Yaxley in 1838
Yaxley is in Norman Cross hundred, just on the right of the road which leads from Norman Cross on the high north road to Peterborough. It is 77 miles from Hickss Hall, London. The parish has an area of 4,290 acres, and had in 1831 a population of 1,140, nearly three-fifths agricultural. Yaxley is small, and irregularly laid out, but the houses are neatly built, and the situation, on a fine gravelly eminence, is good. The church has various portions in the perpendicular style, intermixed with others of earlier date ; it has a tower and fine crocketed spire with pinnacles and flying buttresses. At Norman Cross, on the high north road, in this parish, are extensive barracks, partly of wood and partly of brick, used during the late war as a depot for French prisoners, of whom many thousands were confined here : the barracks are now partly dismantled. Yaxley is called Takesle in Domesday ; it had formerly a market, which, after being discontinued, was revived when the barracks were occupied, but has since fallen again into disuse. The living is a vicarage of the yearly value of £177, with a glebe-house, in the gift of the lord chancellor.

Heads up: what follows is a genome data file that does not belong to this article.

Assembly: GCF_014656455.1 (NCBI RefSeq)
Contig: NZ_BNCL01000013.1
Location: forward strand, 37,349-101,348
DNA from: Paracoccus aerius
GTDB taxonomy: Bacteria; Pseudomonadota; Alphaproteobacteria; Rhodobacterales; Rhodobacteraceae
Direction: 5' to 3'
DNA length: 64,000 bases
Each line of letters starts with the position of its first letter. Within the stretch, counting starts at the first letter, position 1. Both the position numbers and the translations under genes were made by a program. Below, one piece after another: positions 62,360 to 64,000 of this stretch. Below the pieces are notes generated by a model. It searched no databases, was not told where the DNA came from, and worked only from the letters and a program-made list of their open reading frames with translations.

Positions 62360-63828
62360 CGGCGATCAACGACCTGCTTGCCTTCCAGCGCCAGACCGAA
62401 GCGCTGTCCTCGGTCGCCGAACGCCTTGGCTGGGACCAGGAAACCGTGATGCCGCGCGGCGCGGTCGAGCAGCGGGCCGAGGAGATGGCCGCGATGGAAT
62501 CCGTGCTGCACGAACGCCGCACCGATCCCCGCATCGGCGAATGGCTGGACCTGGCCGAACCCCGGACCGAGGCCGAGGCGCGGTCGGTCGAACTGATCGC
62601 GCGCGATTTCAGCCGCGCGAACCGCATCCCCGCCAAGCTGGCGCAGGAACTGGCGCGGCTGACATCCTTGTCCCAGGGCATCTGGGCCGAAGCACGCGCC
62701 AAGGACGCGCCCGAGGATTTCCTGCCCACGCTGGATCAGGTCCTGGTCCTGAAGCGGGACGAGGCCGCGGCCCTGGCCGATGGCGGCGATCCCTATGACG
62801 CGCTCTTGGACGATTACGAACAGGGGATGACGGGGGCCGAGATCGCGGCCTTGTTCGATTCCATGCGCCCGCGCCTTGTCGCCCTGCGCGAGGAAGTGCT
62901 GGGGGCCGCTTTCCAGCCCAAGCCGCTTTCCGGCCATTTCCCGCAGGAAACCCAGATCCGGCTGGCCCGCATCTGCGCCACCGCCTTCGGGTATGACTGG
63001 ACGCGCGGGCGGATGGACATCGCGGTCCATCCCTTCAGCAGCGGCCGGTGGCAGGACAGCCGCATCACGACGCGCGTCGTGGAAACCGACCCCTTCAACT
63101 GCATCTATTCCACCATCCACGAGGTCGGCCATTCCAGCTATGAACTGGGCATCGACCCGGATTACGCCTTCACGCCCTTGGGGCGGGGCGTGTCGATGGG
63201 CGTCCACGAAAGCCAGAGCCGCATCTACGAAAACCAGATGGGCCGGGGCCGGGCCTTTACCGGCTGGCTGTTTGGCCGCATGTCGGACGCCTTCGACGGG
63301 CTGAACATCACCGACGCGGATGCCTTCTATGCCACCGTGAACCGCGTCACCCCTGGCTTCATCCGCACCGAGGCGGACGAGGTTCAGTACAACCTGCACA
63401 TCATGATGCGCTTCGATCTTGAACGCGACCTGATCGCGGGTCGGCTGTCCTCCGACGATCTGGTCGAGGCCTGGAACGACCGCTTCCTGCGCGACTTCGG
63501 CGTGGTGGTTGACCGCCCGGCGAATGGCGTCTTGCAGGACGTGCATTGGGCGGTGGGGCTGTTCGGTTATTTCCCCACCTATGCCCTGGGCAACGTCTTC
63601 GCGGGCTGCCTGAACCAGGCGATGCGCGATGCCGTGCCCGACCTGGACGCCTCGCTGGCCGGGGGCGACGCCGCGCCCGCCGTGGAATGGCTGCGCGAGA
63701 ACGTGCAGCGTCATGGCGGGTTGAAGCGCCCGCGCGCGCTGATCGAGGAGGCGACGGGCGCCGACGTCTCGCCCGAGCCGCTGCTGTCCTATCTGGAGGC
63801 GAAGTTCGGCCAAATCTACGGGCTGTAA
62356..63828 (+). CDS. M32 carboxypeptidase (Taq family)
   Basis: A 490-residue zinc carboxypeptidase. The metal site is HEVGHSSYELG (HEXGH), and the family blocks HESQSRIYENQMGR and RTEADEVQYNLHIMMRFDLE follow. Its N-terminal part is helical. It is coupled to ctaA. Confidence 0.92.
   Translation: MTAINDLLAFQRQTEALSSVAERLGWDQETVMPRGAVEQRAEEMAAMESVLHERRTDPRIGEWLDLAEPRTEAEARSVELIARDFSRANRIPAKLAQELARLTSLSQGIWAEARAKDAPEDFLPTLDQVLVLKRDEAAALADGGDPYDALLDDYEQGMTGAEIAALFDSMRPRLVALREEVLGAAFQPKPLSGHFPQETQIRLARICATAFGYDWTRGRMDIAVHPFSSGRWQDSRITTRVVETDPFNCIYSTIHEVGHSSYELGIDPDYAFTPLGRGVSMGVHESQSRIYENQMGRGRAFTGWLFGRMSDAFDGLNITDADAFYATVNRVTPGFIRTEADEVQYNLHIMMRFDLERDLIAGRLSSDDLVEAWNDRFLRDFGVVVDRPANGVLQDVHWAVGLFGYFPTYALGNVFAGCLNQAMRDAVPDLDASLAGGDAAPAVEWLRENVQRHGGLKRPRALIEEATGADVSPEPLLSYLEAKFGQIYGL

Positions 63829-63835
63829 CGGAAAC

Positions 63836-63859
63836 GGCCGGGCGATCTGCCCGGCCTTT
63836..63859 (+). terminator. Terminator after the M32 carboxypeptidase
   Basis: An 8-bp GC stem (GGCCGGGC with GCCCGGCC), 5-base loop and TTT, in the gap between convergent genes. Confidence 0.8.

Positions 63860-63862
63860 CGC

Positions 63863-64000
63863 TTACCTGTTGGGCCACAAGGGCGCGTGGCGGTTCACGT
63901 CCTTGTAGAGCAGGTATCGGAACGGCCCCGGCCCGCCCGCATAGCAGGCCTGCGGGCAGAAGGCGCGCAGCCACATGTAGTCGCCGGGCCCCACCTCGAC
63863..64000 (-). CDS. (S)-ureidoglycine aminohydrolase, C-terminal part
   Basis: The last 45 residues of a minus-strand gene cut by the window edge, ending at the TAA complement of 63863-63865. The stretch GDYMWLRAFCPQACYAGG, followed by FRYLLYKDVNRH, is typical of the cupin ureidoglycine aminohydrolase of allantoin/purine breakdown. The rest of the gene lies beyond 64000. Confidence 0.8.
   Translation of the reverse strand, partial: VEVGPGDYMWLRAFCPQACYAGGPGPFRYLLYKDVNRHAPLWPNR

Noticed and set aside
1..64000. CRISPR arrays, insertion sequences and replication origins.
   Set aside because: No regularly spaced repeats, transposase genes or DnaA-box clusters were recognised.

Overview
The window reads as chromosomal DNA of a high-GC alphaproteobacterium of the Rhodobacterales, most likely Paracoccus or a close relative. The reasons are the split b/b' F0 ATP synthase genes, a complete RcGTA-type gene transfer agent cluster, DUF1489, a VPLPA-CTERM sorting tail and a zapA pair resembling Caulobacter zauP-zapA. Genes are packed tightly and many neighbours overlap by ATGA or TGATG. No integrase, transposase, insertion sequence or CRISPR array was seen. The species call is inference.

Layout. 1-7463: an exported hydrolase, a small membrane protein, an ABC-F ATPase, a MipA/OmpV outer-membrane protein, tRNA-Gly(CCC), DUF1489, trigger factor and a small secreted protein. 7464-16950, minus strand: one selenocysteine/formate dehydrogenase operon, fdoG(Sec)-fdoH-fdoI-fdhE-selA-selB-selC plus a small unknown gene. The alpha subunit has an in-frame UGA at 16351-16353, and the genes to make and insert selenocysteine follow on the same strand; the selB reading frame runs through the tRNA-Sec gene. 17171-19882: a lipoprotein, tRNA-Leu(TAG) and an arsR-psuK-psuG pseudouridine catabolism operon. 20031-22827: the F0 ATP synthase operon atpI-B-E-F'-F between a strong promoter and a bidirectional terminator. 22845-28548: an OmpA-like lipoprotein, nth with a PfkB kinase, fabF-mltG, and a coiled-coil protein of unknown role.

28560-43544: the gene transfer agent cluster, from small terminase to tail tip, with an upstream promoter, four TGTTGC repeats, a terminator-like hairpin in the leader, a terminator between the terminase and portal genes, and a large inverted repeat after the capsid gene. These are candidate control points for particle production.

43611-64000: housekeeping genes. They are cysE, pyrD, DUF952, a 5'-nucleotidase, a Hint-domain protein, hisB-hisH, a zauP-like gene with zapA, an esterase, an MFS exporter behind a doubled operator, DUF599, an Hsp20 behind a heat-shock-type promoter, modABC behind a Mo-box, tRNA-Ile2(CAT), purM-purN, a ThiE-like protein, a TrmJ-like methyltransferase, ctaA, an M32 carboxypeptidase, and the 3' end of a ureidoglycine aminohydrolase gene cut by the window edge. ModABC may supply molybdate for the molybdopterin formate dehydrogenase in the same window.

There were in the parish in 1835 five infant or dame-schools with 77 children ; one day and boarding school with 24 children, two day and Sunday-schools, with nearly 60 children, and one Sunday-school with 40 children. One of the day and Sunday-schools is endowed.